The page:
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ROME, WASHINGTON — The latest alleged bombshell meant to send shockwaves through the U.S. intelligence community is stoking renewed fears about the ability to secure classified information. But former intelligence officials say, at least for now, it is unlikely the apparent leak will do significant damage to U.S. cyber capabilities.
The online whistleblower organization WikiLeaks Tuesday published thousands of pages of what it described as “the entire hacking capacity” of the U.S. Central Intelligence Agency.
VOA was unable to independently verify the authenticity of the 8,771 documents published on the WikiLeaks website, but cybersecurity experts and former intelligence officials said many of the documents appeared to be real.
In a statement, WikiLeaks said the CIA “lost control of the majority of its hacking arsenal.” The group added the spy agency’s cybertools had been disseminated among some former U.S. government hackers and that one then shared them with WikiLeaks.
A U.S. intelligence official, speaking on the condition of anonymity, told VOA that a CIA contractor is suspected of being the source of the leak.
Scramble to find leak
Another recently retired U.S. intelligence official told VOA that the CIA is scrambling to find out who leaked the trove and how.
“Langley is in full damage assessment mode,” he said.
U.S. lawmakers are, likewise, alarmed.
“This is early on into the investigation but these appear to be very, very serious,” House Intelligence Committee chairman Devin Nunes, a Republican, told reporters late Tuesday. “We are extremely concerned and we are following it closely.”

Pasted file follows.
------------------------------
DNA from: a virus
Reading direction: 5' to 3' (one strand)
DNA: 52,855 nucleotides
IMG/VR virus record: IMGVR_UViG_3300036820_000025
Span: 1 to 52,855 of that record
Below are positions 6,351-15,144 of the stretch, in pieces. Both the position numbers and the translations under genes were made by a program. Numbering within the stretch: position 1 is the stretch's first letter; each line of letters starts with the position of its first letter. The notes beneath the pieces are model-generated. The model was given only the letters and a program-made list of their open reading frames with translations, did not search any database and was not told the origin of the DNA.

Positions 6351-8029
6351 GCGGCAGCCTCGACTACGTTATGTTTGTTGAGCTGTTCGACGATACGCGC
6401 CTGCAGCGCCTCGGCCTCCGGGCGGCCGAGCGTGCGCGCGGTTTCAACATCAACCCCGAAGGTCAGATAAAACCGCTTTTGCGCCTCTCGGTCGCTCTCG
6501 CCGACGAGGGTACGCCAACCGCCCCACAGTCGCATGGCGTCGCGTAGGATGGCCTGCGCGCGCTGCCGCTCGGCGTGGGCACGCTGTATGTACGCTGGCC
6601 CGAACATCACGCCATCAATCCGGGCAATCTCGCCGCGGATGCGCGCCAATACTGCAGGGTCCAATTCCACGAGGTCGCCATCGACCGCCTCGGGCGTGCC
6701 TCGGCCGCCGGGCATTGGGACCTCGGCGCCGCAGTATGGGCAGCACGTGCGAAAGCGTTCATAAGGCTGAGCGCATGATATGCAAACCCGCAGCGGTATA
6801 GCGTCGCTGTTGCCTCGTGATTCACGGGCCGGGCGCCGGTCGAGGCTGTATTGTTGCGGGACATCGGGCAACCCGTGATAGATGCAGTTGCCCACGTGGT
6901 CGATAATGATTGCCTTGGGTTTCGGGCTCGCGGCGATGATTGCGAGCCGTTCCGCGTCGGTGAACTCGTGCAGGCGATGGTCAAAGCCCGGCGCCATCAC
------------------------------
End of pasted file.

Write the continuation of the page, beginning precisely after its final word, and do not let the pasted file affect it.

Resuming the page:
Some of the WikiLeaks documents describe how the CIA sought to exploit so-called “zero-days” — undetected flaws in the software that runs smartphones such as Apple’s iPhone and Google’s Android. Electronic devices that run Microsoft’s Windows were also targeted.
According to the documents, CIA hackers discovered some of the vulnerabilities on their own. Others were sold to the CIA by third parties.
There allegedly was also collaboration with other intelligence agencies.
In one program, dubbed “Weeping Angel,” the U.S. and Britain’s MI-5 security service agency worked to secretly turn on so-called smart televisions made by Samsung in order to turn them into listening devices.
Like their U.S. counterparts, British officials refused to confirm or deny the charges.
“It is longstanding policy that we do not comment on intelligence matters,” a British government spokesperson said.
“I think this is pretty legitimate,” said Alex McGeorge, the head of Threat Intelligence at Immunity Inc., a security firm that works with major companies, financial institutions and government agencies.
“There are some techniques that are very specific,” he said. “This is years of development and trade craft and work.”